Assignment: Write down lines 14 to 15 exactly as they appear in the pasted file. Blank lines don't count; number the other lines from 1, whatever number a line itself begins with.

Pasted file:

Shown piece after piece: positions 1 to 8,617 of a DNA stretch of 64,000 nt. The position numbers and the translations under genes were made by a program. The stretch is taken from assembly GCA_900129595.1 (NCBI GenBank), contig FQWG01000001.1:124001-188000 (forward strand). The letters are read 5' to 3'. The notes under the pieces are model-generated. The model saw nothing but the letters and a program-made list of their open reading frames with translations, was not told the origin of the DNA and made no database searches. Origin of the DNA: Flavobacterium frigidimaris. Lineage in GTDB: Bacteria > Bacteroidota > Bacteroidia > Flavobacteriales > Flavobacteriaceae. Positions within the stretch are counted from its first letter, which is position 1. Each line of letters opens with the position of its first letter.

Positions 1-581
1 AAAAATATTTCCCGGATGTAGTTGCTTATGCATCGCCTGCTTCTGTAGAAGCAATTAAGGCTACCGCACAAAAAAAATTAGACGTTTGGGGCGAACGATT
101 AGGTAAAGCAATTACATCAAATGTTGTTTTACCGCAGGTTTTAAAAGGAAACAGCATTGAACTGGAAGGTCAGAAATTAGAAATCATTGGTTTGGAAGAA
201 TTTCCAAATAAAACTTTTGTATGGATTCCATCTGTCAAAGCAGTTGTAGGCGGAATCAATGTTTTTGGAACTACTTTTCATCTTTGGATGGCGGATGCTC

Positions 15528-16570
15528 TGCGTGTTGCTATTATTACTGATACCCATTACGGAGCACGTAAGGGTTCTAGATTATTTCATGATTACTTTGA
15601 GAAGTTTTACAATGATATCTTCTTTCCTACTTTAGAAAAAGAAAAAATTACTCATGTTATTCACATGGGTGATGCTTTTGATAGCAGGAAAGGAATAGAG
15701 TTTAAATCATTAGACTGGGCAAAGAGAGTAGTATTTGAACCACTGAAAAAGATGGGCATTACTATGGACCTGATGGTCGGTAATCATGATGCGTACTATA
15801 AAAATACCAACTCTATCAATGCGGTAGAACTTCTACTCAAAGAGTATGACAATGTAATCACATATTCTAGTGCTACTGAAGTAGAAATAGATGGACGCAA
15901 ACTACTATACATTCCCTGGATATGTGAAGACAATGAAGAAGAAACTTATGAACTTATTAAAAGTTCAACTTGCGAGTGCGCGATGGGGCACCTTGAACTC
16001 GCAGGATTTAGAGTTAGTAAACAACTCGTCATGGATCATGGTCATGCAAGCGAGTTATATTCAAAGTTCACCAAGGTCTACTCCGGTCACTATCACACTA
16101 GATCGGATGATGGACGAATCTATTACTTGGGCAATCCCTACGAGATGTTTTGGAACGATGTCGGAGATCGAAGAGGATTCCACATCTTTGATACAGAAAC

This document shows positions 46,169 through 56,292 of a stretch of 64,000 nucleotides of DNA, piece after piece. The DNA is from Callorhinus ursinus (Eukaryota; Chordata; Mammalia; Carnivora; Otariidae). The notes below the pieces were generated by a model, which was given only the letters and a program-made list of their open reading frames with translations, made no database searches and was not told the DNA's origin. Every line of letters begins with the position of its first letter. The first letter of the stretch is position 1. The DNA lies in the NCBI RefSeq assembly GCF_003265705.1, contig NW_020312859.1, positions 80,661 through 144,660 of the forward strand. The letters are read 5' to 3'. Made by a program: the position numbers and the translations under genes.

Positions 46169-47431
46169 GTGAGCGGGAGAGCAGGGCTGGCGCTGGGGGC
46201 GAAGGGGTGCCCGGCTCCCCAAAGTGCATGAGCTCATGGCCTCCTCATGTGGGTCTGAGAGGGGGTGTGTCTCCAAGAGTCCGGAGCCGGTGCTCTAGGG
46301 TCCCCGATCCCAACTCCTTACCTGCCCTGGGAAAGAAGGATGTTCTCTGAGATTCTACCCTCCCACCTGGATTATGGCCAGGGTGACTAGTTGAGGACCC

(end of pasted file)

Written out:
This document shows positions 46,169 through 56,292 of a stretch of 64,000 nucleotides of DNA, piece after piece. The DNA is from Callorhinus ursinus (Eukaryota; Chordata; Mammalia; Carnivora; Otariidae). The notes below the pieces were generated by a model, which was given only the letters and a program-made list of their open reading frames with translations, made no database searches and was not told the DNA's origin. Every line of letters begins with the position of its first letter. The first letter of the stretch is position 1. The DNA lies in the NCBI RefSeq assembly GCF_003265705.1, contig NW_020312859.1, positions 80,661 through 144,660 of the forward strand. The letters are read 5' to 3'. Made by a program: the position numbers and the translations under genes.

Positions 46169-47431